This has been originally asked at math.stackexchange where it was suggested that I try Cross Validated.

My background is not mathematics. This is an IT problem that may have a mathematical solution:

I have a large amount of sets of variables. The variables belong to a distinct set of data (for example, each variable may be the age of a person in years, in which case, my potential range has about 100 values). Each set has an unspecified number of data points (for the sake of making things easier to understand, lets assume that each set is the ages of people in a restaurant table):

  • set 1: {1, 100, 2, 3}
  • set 2: {3, 4, 45, 2 ,1 ,34, 65, 33, 59, 32}
  • set 3: {40}
  • etc. etc.

I need to identify common subsets within the data. So ideally I would like to look at a few millions of sets and determine that in 20% of these sets you can find the subset (30, 45, 50) for example. Which would then suggest that if you see a 50 year old and a 45 year old, then there is a good chance that a 30 year old will join them - or something similar)

Can anyone provide a few pointers?

Some more information which should make this easier to understand:

Again, thanks to @whuber for the guidance.

  1. The values are not numbers. I think that the best description I can provide is something like product names. Therefore there is no error in their measurement and there is a finite number of them which is known beforehand.
  2. There is a possibility to associate the values to each other, i.e. 'A' may be closely related to 'B' where as 'A' may be completely unrelated to 'C'. In any case, I may not be able to quantify the relationship, so for now I have to assume that there is no connection between the values.
  • $\begingroup$ Let's first establish the sense in which you mean "subset": after all, the value 2 has been repeated in your 'set 2' and that is unusual--it suggests you might be looking for tuples or sequences rather than subsets. Your notation "(...)" also is not a standard set-descriptor notation. Could you clarify your meaning? A small worked example could help convey your intentions. $\endgroup$ – whuber Aug 31 '13 at 16:42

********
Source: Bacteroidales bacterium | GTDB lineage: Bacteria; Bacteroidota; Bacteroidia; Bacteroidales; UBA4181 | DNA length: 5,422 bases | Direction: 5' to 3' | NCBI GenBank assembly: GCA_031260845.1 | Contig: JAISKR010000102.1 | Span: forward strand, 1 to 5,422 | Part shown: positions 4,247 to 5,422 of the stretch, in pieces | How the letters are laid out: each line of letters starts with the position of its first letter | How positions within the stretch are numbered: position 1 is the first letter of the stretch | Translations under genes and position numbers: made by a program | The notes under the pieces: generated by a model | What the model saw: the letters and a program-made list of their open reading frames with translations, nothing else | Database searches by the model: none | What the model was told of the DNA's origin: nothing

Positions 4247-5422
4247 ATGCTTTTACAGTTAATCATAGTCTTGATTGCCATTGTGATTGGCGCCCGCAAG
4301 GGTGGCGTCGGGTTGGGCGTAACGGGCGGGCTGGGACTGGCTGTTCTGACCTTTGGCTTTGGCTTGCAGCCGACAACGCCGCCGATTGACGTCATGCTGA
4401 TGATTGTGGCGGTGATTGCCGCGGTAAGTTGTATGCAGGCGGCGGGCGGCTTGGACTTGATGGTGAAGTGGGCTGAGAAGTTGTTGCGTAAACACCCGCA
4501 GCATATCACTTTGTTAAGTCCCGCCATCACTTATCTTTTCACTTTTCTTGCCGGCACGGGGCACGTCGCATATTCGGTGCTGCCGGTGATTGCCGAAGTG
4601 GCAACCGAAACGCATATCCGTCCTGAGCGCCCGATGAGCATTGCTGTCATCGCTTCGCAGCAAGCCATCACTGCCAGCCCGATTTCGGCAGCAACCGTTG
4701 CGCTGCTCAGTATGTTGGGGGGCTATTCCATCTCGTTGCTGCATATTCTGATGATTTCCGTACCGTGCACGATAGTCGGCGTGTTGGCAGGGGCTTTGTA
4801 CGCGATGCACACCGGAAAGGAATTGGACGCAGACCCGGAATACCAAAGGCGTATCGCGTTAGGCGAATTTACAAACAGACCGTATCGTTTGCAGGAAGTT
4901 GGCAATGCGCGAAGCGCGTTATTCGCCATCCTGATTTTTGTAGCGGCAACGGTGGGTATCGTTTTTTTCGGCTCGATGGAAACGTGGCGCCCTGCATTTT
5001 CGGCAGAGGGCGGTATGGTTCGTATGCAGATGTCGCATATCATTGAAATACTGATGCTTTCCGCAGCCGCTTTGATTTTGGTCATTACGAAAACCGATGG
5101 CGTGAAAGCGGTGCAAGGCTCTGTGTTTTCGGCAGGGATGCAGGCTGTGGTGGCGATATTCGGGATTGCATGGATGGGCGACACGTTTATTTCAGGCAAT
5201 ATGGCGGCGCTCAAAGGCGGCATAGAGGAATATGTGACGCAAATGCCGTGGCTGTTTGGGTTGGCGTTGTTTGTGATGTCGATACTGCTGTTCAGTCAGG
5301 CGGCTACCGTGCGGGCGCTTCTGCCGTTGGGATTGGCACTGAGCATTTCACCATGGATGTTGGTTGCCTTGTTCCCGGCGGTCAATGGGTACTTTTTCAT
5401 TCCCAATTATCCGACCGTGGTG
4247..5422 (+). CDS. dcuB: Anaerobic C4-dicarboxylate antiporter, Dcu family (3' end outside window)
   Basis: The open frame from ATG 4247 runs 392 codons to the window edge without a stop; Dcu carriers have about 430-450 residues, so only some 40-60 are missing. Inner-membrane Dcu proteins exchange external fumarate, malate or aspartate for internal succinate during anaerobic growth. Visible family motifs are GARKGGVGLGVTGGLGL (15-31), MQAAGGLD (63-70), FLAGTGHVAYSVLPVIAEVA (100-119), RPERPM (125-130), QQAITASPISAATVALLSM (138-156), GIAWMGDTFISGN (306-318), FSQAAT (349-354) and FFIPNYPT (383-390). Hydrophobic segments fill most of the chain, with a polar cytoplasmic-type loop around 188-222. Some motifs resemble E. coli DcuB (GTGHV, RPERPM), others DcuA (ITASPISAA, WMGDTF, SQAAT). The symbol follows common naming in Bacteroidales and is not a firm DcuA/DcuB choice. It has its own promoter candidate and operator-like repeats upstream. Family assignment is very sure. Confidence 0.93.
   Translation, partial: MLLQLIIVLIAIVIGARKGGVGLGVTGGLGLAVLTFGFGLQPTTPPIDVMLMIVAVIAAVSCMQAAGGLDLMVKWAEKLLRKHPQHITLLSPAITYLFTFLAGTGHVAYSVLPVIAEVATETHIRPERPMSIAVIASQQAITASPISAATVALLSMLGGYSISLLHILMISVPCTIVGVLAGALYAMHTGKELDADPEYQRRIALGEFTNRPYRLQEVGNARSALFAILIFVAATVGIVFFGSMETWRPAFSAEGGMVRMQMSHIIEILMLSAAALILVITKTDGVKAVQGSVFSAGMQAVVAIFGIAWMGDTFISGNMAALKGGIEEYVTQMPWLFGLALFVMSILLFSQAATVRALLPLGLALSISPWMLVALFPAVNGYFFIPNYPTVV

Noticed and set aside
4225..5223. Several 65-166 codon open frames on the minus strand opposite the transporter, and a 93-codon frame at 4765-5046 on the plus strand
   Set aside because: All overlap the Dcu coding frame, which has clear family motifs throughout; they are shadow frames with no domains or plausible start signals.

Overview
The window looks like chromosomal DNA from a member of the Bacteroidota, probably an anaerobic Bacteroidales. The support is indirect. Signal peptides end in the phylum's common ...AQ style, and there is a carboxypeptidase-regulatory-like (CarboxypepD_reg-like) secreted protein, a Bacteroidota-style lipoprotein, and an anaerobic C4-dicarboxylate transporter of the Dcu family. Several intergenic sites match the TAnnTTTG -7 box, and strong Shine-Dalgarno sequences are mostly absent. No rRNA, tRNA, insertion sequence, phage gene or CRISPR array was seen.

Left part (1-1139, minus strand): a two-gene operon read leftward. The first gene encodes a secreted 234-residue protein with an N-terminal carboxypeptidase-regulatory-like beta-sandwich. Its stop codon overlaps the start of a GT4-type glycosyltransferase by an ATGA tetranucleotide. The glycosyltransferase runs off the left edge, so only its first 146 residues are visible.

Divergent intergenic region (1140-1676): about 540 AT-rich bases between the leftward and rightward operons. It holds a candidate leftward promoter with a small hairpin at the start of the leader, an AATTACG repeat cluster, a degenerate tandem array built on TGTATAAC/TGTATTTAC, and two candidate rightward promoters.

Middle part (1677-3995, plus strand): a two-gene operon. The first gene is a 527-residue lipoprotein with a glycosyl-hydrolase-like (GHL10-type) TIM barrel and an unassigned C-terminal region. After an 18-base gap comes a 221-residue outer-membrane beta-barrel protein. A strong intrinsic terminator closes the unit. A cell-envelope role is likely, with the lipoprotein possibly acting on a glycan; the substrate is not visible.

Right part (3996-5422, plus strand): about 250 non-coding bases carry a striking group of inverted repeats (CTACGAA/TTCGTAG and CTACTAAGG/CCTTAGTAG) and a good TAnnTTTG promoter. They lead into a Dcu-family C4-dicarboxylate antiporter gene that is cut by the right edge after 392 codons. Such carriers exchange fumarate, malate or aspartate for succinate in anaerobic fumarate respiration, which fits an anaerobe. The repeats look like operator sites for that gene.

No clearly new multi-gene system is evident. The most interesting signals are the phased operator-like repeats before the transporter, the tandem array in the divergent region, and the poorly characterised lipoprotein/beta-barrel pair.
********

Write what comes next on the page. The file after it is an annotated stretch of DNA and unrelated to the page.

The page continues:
• $\begingroup$ @whuber I have cleaned this up. Thanks for the feedback. These are not tuples, so I have removed the duplicate values $\endgroup$ – Dimitris Aug 31 '13 at 16:50
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    $\begingroup$ Thanks. It can be useful to know more about the data. In particular, (a) are the values actually ages? If not, what are they? Are there are limited number of possible values? (b) Are the values measured without error? If not, what kinds of error or variation is possible? (c) Is there some sense of values that are "close" to one another, so that for instance if there are many occurrences of {30,45,50} and many of {31,45,50} you might want to make note of this, or would these two subsets be as different from each other as they are from {2,4,91}, say? $\endgroup$ – whuber Aug 31 '13 at 16:56
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    $\begingroup$ From your description and example it sounds like you might be looking for something like Association rule learning. Does this seem right? $\endgroup$ – alto Aug 31 '13 at 17:29

What you describe is frequent itemsets problem, which is finding subsets of items that appear in many of the given sets. Since the problem is NP-hard (that is, no known polynomial time algorithm for solving it) there are a variety of heuristic approaches. One of the well-known such algorithms is called APriori. I suggest you to have a look at it.

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    $\begingroup$ I have had a look at the APriori algorithm and I think that this is very close to what I am after. If you happen to know more about it, then please provide some extra information. I am also interested in the technical implementation of the solution, so if for example you have used R then again it would be useful to hear your experience. Thanks for your input @Tevfik Aytekin $\endgroup$ – Dimitris Aug 31 '13 at 21:13
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    $\begingroup$ The arules package offers such an implementation. There's also a JSS paper which provides more details. $\endgroup$ – chl Aug 31 '13 at 21:29
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    $\begingroup$ Hi Dimitris, APriori is a very classic algorithm and there are many good tutorials around the web (or in data mining textbooks) you can easily find. I just wanted to point out that your problem is a very well studied problem in data mining and there are numerous ways for attacking it. You can check the book link $\endgroup$ – Sanyo Mn Aug 31 '13 at 21:32

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